• Love, commitment, and ideals are formed here (46)
  • The sacred resides in the paranoid-schizoid position (46-47)
    • Examples: religious reverence, secular sacred (life of a child, democracy) (46-47)

IV. Dialectical Thinking

  • Mental health as an oscillation between paranoid-schizoid and depressive positions (48)
  • Fairbairn’s concept of mental health (48)
  • Author’s concept of a transitional area (48)

V. Envy

  • Envy is a two-body phenomenon (distinguished from jealousy) (49)
  • Envy can lead to destructive behavior (spoiling) (50)
  • Envy in patients can lead to backlash against progress (50-51)
  • Envy of the analyst (52)
    • Can be experienced as a defense against unconscious destructive wishes (Kernberg) (52)
    • Can be an attempt to resume a development process (Kohut) (52)
  • The envious super ego (53)
  • Projection of Envy (53)
  • Defenses against Envy (53-54)
    • Spoiling
    • Devaluing
    • Rigid idealization
    • Projection of Envy

VI. Idealization

  • Kernberg vs. Kohut on Idealization (54-55)
    • Kernberg: defense against destructive impulses (54)
    • Kohut: attempt to resume a development process (54)

VII. Countertransference

  • Winnicott on hate in the countertransference (55)
    • Some patients distrust analyst’s goodness and need to experience their hate (55)

VIII. Analyst’s Bias

  • Analysts may have a bias towards linking or separating (56)
  • Importance of analyst’s development of a “bisexual orientation” (56)

IX. Attacks on Linking

  • Beon describes attacks on linking in schizophrenia (56)

X. Use of Analyst as Container

  • Patients may use the analyst as a container for bad objects (56-57)
  • Three possible responses of the analyst (57)
    • Unaffected (blocks process) (57)
    • Rejects the bad object (patient sees analyst as persecutory) (57)
    • Contains the bad object (leads to relief and Envy) (57)
Continue reading Envy… and Gratitude

The Manic Need to Control : Kleinian Theory

These are excerpts on the subjects from notes taken from Carveth’s lecture “Introduction to Kleinian Theory 5”.

Manic defenses are manifested to protect the ego from despair. It is a means of being omnipotent, and is very much belongs to the paranoid-schizoid position as defined by Melanie Klein.

Inability to deal with loss, leads to symptoms, like depression, and behaviors, like rage. This is a sign of a regression into an existence of black-white thinking, in which there are projections made towards the outside world to ward off unbearable feeling. It is attack on psychic reality, in an effort to control the external objects.

Read also : Making Reparation and mourning as the road to mental healing.

Why the need to control, triumph?

These acts defend the self against realization of dependency. It defends against loss. Triumph is needed so that the person defeats the object, so that there is that “I do not have to care for the object”– which is an aggressive and dangerous condition.

This kind of thinking also serves to ward off envy. Hence it is better to come to terms with one’s feelings of envy, so that on can use it constructively, like for self improvement, than to avoid feelings of envy by trying to dominate and destroy the other.

Contempt is there to deny the object’s value …the object is rendered not worthy of guilt. Contempt justifies the abuse and annihilation of the other.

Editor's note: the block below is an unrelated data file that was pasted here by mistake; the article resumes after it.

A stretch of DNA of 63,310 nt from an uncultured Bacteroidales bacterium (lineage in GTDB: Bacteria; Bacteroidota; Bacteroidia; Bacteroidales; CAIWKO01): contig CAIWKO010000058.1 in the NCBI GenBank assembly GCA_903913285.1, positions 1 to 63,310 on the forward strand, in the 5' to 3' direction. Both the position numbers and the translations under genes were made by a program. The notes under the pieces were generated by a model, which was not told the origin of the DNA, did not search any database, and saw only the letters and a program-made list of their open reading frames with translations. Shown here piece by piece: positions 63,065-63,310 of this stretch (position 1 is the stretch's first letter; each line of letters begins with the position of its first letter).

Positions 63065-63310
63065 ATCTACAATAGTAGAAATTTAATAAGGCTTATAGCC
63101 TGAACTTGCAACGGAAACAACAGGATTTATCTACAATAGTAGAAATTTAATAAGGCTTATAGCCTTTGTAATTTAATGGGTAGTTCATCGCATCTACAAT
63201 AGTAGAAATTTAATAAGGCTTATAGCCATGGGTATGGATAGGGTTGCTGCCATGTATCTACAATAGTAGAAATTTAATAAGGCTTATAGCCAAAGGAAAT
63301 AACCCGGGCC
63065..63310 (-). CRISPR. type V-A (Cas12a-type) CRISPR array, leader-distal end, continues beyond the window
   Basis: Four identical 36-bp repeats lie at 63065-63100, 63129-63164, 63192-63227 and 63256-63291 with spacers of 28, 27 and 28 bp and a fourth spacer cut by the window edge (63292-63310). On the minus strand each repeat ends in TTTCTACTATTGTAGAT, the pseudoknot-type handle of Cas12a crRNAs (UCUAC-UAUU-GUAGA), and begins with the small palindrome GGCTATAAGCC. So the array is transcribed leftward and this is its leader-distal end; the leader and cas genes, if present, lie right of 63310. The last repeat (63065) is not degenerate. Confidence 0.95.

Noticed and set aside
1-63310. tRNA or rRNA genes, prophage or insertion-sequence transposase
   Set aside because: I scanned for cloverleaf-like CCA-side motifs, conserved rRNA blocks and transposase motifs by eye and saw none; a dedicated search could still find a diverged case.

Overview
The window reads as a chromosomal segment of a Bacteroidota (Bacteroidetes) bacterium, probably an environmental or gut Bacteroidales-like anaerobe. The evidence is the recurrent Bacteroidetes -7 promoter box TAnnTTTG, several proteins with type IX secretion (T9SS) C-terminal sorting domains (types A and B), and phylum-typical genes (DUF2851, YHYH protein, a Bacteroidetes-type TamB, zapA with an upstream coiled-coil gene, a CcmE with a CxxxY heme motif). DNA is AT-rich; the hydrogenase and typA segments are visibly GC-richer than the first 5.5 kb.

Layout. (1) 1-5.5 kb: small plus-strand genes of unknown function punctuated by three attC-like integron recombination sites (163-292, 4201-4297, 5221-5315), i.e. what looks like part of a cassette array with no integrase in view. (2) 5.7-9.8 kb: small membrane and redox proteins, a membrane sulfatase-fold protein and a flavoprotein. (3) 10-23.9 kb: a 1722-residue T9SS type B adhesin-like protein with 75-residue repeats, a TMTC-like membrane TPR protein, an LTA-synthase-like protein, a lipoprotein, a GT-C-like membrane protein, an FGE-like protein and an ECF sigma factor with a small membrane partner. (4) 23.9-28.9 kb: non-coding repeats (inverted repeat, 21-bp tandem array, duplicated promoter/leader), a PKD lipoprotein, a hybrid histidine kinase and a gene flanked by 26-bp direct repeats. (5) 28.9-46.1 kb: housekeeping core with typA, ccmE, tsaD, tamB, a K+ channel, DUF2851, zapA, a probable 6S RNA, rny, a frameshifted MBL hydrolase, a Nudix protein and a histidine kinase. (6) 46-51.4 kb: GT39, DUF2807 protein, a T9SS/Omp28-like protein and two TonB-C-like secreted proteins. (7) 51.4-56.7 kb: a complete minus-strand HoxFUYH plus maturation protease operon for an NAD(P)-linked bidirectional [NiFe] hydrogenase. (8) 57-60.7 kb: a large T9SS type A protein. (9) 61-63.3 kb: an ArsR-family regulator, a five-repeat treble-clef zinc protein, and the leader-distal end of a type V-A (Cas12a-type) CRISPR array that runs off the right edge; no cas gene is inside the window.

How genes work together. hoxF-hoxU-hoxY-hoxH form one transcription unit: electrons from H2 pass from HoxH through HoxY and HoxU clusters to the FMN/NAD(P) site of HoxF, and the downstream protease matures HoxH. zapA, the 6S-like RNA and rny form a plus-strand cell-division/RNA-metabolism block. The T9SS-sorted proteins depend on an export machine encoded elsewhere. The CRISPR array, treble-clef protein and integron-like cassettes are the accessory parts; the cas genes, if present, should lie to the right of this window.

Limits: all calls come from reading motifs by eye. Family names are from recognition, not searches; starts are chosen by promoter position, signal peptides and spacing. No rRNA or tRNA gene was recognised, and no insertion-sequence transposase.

There is also “manic” in the culture we live in. Our culture as we know it, is one that seems to put taboo on tenderness.

Read also : Conformity and Obedience: Slippery Slope to Dehumanization of the Other and Privacy as Personal Control.

Quote from the 18th Century on Control of the Other

Jean Jacques Rousseau (1712–1778) in Social Contract 1762:

“Man is born free; and everywhere he is in chains. One thinks himself the master of others, and still remains a greater slave than they. How did this change come about? I do not know. What can make it legitimate? That question I think I can answer.”

Notable notes:

Interesting points (at the last 5 mins of the video) on guilt, control and being omnipotent.

Strategies for dealing with the object related

From Britton’s Sex Death Superego:

  1. The Schizoid withdraws from the object
  2. The borderline colonizes the object
  3. The Hysteric impersonates

From Carveth‘s The Still Small Voice :

  1. The psychotic denies the reality of the
  2. The pervert castrates the object#
  3. The psychopath destroy
  4. The neurotic acknowledge dependence and guilt towards and suffers from the conflicts
  5. The healthy person repairs loves depends on and sacrifices for good object but also prepared to hate the bad object

Bibliography

Carveth, D. (2016) Introduction to Kleinian Theory 5. YouTube Video. Retrieved from https://youtu.be/VxdWHU1wrBY on 12.2017.

The Paranoid-Schizoid Position

Melanie Klein (1997/1924-1963) writes that in the first 3-4 months of life the infant experiences anxiety, which is driven by the fear of annihilation. This is a primary cause of persecutory anxiety.

It would appear that the pain and discomfort he has suffered, as well as the loss of the intra-uterine state, are felt by him as an attack by hostile forces, i.e. as persecution. Persecutory anxiety, therefore, enters from the beginning into his relation to objects in so far as he is exposed to privations.

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The infant’s first feeding experiences are perceived by the child as closely related to the its experiences to its mother’s breast. At this early stage of infancy, the child has yet to grasp the mother as an individual i.e. a whole and separate being.

At this point we may consider the relevance of Bollas’ Transformational Object.

Persecutory Anxiety and Greed